In prostate cancer care, the ability to make decisions about care is enhanced with state-of-the-art equipment. The latest addition to Hartford Hospital’s Tallwood Urology & Kidney Institute is MRI (magnetic resonance imaging) US (ultrasound – high frequency sound waves) fusion equipment which gives a more accurate biopsy of areas of the prostate suspicious for prostate cancer and identifies disease progression.
According to the National Institutes of Health, there are approximately one million prostate biopsies done in the U.S. every year, with 240,000 men being told they have prostate cancer. Because current traditional techniques of biopsy don’t involve full "sight," meaning there is some uncertainty as to exactly what tissue is being extracted, 23% of men with a negative biopsy actually have cancer.
MRI-US fusion allows a precise diagnosis as it fuses ultrasound with MRI to create a 3-D image allowing the physician to see the entire biopsy area. What does this mean for patients? It means that the treatment plan can be created with a greater confidence. Those patients who are on active surveillance, where cancer has been identified but the cancer does not require treatment, can be monitored with greater accuracy.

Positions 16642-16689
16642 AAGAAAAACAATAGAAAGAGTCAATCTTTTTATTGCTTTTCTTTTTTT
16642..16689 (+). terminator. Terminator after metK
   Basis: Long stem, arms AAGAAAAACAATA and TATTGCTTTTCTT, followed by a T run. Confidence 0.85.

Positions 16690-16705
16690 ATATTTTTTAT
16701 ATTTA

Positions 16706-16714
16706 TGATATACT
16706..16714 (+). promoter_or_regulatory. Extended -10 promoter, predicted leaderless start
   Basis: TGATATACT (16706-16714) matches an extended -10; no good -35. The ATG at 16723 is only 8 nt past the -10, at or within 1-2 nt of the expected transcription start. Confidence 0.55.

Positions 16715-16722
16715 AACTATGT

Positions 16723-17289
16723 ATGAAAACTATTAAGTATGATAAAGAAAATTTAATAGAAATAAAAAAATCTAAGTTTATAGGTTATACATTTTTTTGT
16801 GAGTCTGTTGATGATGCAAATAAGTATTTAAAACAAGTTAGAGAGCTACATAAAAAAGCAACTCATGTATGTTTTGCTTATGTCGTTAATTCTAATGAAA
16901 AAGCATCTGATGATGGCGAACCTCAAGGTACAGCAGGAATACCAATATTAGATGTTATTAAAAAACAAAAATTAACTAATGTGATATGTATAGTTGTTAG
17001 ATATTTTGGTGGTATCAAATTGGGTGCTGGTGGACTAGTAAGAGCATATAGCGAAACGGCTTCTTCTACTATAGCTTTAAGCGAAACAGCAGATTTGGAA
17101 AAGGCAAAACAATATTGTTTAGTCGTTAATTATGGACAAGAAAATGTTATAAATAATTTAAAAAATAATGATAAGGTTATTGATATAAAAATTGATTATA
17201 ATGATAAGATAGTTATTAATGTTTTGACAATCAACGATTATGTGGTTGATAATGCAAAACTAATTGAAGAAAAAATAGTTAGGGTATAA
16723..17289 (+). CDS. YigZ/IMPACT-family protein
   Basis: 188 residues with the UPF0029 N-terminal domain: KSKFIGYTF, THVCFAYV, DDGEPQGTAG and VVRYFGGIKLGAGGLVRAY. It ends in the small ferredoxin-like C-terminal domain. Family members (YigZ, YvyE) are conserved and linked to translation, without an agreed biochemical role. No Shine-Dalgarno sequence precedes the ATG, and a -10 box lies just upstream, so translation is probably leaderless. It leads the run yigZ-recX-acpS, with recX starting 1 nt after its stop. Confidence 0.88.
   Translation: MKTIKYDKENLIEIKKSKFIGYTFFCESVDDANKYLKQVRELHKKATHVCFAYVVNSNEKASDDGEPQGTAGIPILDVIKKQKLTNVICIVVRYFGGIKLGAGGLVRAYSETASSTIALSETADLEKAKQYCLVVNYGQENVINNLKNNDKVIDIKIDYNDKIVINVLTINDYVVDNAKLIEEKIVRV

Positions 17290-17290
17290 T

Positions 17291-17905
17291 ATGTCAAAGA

Radiation Therapy with Brachytherapy
If you require radiation therapy, Radiation Oncologists coordinate a team of specialists, including radiation therapists, nurses, physicists, dosimetrists and engineers in developing and delivering a precise radiation plan. Brachytherapy is an important breakthrough in treating prostate cancer, selectively controlling radiation doses from within the prostate. Radioactive seeds are implanted in the prostate gland, where they emit low-dose radiation for the time required to treat the tumor. When highly radioactive treatment is called for, temporary brachytherapy can spare the urethra from radiation damage. Highly radioactive seeds can be delivered to the tumor for as little as a fraction of a second using a catheter system controlled by advanced computer technologies.